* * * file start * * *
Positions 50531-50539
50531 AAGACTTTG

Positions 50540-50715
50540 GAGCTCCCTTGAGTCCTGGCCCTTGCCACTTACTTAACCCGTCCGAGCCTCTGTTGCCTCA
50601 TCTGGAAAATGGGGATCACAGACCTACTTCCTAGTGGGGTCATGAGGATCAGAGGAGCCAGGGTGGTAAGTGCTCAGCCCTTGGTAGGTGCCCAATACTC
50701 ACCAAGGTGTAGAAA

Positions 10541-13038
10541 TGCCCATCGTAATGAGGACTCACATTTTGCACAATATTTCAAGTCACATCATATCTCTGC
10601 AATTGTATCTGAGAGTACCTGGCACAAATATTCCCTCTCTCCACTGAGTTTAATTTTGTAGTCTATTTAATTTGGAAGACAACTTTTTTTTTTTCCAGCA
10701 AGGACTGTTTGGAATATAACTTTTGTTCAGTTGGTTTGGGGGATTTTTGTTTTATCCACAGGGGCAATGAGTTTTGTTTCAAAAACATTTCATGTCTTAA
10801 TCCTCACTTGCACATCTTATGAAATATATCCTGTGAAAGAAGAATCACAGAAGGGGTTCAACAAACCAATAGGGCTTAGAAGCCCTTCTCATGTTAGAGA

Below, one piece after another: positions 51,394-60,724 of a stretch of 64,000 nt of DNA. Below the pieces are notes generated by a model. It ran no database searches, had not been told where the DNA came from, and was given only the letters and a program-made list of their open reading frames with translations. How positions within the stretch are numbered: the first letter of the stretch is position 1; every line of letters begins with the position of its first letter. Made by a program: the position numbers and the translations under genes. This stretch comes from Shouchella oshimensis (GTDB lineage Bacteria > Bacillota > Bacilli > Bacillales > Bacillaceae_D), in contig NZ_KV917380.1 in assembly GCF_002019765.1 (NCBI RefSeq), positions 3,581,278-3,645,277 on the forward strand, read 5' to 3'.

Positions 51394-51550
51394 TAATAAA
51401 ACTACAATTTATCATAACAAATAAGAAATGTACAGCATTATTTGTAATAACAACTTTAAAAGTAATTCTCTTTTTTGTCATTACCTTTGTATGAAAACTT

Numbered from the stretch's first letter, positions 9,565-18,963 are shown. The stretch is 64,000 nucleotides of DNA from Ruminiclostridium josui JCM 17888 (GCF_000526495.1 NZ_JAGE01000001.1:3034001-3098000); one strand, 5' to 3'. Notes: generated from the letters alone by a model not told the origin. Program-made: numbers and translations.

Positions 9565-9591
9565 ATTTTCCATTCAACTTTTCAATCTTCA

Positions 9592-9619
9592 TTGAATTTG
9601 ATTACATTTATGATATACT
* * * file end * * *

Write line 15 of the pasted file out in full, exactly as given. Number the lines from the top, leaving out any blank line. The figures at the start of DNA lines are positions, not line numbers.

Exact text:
51401 ACTACAATTTATCATAACAAATAAGAAATGTACAGCATTATTTGTAATAACAACTTTAAAAGTAATTCTCTTTTTTGTCATTACCTTTGTATGAAAACTT